“Are you ready to fly solo?” the text read. “Kristen went into early labor so you’re on your own tomorrow!” On a Tuesday in late October I entered Humanities Left at 8am with some knowledge of myths needing to be completed. I was taking over for the 6th grade teacher out on maternity leave. Thinking that time was on our side Kristen and I had met the previous Friday going over the classroom routines and then planned for a week together where I would shadow Kristen and then gradually be released into the world of humanities.
Well, babies have their own timing and Kristen was in Labor and I was standing alone in front of a bunch of sixth graders. What, I wondered, would a three month stint back in the classroom bring? Stomach flipping anxiety? Fun? Would I be able to let go of the classroom at the end of the day or keep my experiences tied into who I was as a person, my self-worth included?
What I found , during that three month stint, finally was a growing sensation that I could finally be myself. Certainly there were rough stints.
One day was especially hard. After a week of teaching, tutoring, and babysitting I burst through the doors of my house practically in tears. “What’s wrong?” asked Swami Ramananda. . As I recalled the daily digest and also expressed frustration at myself for feeling a need for control, he said, “Hmm..can you notice your behavior without responding to it?”
What was it about the classroom then that I felt I had to control others’ behavior? I watched myself one day as I got into a futile argument with a student over paper. Hmm. Would the result of the argument help the objectives of the assignment? Or just prove to this ego that I am the teacher and therefore in “control.” If the argument didn’t go my way then what? Was I not in control?
Taking Ramananda’s advice, I began to watch my behavior. Were there times, when altough I might not agree with a student’s decision, I could let it go? And what happened if I did? As I stepped back, the classroom became it’s own entity in which I was a part but not in charge of.Students come to me for help, and I started to only interfere if I felt that a student needed to be guided back on track to reach the objectives of the class.
More and more I let the class become truly about the students and I as an ally to guide them along. One student in particular if not given specific directions would spend the class gazing at the ceiling or tying his shoe. One day I asked him, “What is it that you need from me to help you feel successful?” The shift from having all the answers to a collaboration with the students shifted the space dramatically.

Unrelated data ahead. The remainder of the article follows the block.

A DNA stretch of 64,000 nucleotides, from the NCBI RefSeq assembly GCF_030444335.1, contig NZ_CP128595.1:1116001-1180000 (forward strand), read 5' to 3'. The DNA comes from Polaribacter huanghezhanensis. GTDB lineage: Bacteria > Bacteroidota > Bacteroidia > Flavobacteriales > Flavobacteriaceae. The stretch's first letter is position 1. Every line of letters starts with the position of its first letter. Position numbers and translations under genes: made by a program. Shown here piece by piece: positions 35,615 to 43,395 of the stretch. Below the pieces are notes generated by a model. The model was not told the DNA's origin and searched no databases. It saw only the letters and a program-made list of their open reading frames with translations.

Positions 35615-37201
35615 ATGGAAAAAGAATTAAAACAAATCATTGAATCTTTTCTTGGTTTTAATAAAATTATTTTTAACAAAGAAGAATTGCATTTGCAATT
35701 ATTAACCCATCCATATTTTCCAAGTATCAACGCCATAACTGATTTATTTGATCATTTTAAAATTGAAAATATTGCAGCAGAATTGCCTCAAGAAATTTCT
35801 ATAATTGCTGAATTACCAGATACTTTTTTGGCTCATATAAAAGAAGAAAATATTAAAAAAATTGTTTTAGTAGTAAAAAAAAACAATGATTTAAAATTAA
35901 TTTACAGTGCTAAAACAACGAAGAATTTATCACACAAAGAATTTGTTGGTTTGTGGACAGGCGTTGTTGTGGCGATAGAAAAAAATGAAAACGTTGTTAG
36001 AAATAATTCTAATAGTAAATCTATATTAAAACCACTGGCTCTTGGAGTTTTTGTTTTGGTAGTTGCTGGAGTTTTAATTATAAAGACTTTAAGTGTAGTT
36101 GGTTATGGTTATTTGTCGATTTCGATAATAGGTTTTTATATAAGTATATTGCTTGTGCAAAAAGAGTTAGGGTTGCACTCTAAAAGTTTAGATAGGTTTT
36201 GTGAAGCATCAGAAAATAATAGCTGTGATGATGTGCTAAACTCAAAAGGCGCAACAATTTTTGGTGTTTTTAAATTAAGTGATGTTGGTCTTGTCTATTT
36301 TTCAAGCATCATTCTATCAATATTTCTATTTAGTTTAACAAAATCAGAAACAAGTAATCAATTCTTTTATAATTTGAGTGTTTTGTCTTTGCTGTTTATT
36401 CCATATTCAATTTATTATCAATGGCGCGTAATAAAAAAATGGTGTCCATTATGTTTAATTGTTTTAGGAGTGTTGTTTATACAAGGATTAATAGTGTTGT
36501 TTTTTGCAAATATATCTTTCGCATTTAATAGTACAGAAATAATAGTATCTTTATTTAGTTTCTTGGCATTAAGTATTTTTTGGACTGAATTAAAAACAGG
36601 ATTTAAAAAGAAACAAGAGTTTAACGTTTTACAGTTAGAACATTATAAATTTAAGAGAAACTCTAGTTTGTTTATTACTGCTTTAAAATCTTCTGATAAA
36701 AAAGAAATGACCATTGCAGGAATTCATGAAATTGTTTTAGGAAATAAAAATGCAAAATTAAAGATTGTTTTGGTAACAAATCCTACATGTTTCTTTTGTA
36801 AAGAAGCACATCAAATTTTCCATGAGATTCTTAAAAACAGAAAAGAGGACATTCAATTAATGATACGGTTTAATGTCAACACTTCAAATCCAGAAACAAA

I will also say that this was a class that allowed for an easy collaboration. The classroom so varies on the personalities that it brings. It’s not always the case that I, or any teacher can so easily step back and let the classroom be as it is.
Children reveal our greatest vulnerabilities. Child professionals and parents have an especially big sensitivity button that when pushed can spill tears, rage, blame, love, hugs, and praise sometimes all in one blubbery sentence! It is easy to put one’s expectations of self-worth, and measures of success and failures on that of a child as they have an easy way of exposing adults for whom they really are. Inside we feel a great sense of pride when these children experience a certain measure of success and a bout of dissapointment when they don’t measure up to one’s expectations.
When a child appears resistant or shows a lack of understanding it is easy to jump into fix-it mode. With what could appear as stalled movements forward fix-it mode can turn into desperation which can spew blame, dissapointment,frustration, and sadness by the adults around him or her.Is it possible that while we are applying all of our knowledge to those that need it,we can also just be by their side and let them know that they are not broken, but loved just as they are?
Connection and empathy are often the most empowering gestures that we can give and receive. The ablity to sit with a student and be with him or her exactly where he or she is in struggle or success is a practice. As authors Michael I. Bennet and Sarah Bennet express in their book F*ck Feelings, “It’s the loving parents of self-hating kids who are genuinely the most amazing, specialest, snowflake parents of all.” In the acceptance of that self-hating child or whatever stage they are in, allowing him/her to just being perfect in their imperfections we are also showing ourselves that same acceptance which, at the end of the day, may (or may not) help us take a step forward.